Small vendors hard hit by government ordered demolitions in Zimbabwe

Human rights organizations allege that the Zimbabwe government is taking advantage of the lockdown powers to go on a demolition spree, displacing small vendors en masse

April 29, 2020 by Pavan Kulkarni
Hundreds of stalls of small vendors in markets have been destroyed under the government's 'demolition spree,' leaving hundreds without means to return to work.

Lawyers from the organization Zimbabwe Lawyers for Human Rights have filed an urgent application at the High Court in the capital city Harare, seeking an order to stop the demolitions of informal traders’ stalls in public areas, which has been ongoing for a week amid the lockdown.

Scores of vendors selling clothes, fruits, vegetables and household items – and also small entrepreneurs running shops for milling, grinding etc – are being left with no means to resume a livelihood once the lockdown is lifted.

The demolitions will continue until all the “illegal structures” in the city – which include the stalls of the vast majority of vendors – are razed down, the authorities made it clear. Many vendors questioned why, if their structures were illegal, was the city council collecting rents from them for the last ten years.

They were told that it had been “space barons” or slumlords, who had been collecting their rents and duping them. The government has assured new market complexes will be built in designated vending zones, where vendors whose stalls were demolished can relocate there.

However, vendors fear that these new stalls may not be allotted any time soon, as in most cases, the construction of these complexes is yet to begin.

Despite the all the pending work that has to be completed before making allocations, Minister of State for Provincial Affairs and Devolution for the Harare Metropolitan Province, Oliver Chidawu, and Harare Mayor, Herbert Gomba, assured in a joint statement that the new stalls will be ready to use by the time the lockdown ends on May 3.

However, the City Council’s spokesperson, Michael Chideme, was less reassuring and said, “I cannot give specific timelines (for completion)… As of now, we are concentrating more on the destruction of illegal structures as we seek to take advantage of the lockdown.”

Justifying its plans, the Harare City Council, had said on April 19, just before the demolitions began” “Post-Covid19 all vending stalls will respect issues of social distance with municipal police officers and city health personnel deployed at all markets to supervise social distancing, handwashing and screening of suspected Covid19 patients. In the meantime​, all illegal structures across town will be removed..”

Misusing COVID-19 lockdown

Long before the COVID-19 virus had even evolved, the government had been attempting to give the city a ‘makeover,’ by removing all street vendors and informal traders’ stalls from public areas, and confining them to market complexes at designated vending zones.

Vendors have resisted their displacement over the years, because they see little capacity or will from the government to successfully undertake the construction of sufficient number of such market complexes to accommodate everyone thus displaced. They point out that a government that enacts harsh economic austerity measures and is enveloped in economic crisis is unlikely to follow through on this promise.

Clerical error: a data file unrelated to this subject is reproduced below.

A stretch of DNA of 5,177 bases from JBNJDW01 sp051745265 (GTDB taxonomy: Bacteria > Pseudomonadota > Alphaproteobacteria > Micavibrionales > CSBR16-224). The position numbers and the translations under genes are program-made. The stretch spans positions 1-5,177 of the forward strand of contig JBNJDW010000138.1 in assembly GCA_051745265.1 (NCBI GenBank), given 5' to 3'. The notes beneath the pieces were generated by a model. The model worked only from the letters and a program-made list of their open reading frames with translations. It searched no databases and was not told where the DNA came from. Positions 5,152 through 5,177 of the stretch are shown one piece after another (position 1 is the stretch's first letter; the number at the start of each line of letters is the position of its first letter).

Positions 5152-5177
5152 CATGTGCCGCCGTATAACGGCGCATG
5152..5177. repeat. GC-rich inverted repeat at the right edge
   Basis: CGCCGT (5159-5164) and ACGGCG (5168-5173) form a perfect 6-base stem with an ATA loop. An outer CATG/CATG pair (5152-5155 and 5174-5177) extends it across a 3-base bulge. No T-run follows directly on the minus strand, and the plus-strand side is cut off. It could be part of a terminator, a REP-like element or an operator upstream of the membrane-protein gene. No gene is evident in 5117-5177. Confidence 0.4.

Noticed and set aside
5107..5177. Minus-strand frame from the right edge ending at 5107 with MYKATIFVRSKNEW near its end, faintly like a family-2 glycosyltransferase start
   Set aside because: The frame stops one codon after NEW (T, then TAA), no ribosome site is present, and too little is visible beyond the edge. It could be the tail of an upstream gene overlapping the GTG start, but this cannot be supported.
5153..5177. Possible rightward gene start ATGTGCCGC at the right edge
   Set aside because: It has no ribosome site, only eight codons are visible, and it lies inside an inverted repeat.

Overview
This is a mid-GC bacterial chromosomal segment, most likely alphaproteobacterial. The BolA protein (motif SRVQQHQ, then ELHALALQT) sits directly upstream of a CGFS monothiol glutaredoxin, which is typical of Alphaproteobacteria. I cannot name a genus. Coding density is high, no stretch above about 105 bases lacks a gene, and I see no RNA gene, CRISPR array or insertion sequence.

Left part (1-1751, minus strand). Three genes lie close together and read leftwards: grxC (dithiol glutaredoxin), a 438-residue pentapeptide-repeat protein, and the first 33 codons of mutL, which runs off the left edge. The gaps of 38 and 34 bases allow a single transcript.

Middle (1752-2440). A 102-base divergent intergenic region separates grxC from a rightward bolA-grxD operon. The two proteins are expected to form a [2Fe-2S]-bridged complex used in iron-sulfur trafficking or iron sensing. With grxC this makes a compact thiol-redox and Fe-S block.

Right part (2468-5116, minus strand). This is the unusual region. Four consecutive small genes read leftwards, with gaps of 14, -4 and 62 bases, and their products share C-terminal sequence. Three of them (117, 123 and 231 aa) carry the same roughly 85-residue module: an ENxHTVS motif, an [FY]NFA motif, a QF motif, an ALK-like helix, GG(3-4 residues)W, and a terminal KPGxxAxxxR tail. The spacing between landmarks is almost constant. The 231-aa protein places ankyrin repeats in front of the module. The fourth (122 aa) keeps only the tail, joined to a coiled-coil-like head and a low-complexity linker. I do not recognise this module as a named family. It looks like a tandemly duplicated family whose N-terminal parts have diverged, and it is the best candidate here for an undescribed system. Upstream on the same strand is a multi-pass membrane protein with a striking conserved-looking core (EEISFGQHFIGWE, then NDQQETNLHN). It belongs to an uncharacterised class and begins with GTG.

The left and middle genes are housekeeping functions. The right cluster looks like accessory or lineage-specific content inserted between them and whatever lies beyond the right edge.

This time however, the lockdown in place to contain COVID-19 spread has rendered any mobilization by the vendors to resist the demolition unviable. Further, by promulgating the Statutory Instrument 77 of 2020, the government has also assumed the authority to demolish any structure whose “the occupation or use of which is considered likely to favor the spread or render more difficult the eradication of such disease”.

The cabinet took advantage of the opportunity and resolved to make a move quickly. The Ministry of Local Government and Public Works ordered the local authorities to go on a demolition spree. The city of Harare, which is ruled by the largest opposition party Movement for Democratic Change (MDC), was one of the first to see the widespread demolitions.

“What the City of Harare is doing is inhumane. This is not the time to ruin the little remaining investments for the poor after a 21-day mandatory lockdown. There are several ways of resolving trading challenges amicably,” said Stern Zvorwadza, chairperson of National Vendors Union Zimbabwe.

Samuel Wadzai, head of Vendors Initiative for Social and Economic Transformation, has further warned that the move might force the vendors to take to the streets in protests if this does not stop.

MDC, however, has claimed that it did not support the demolitions, which was carried out by the central government, ruled by ZANU-PF.

“The destruction of properties is being executed by the State through the Ministry of Local Government and Zimbabwe Republic Police. We have also established that no single MDC Alliance council authorised or resolved to carry out these destructions,” the party said in a statement. They added, “that real power in the running and management of local authorities should reside in the Ministry of Local Government is regrettable.”

Ngqabutho Mabhena, the General Secretary of Zimbabwe Communist Party, told Peoples Dispatch that there is a more sinister political motive underlying this move. “No stalls will be built” to accommodate those who have now been deprived of their livelihood, because the real objective, he said “is to starve and force them out of town. Remember these people in towns have always voted against ZANU-PF.”

“Zimbabwe has no formal jobs and citizens are bridging the gap by creating (their) own employment…our government has chosen to be barbaric, by destroying people’s source of livelihood,” he regretted.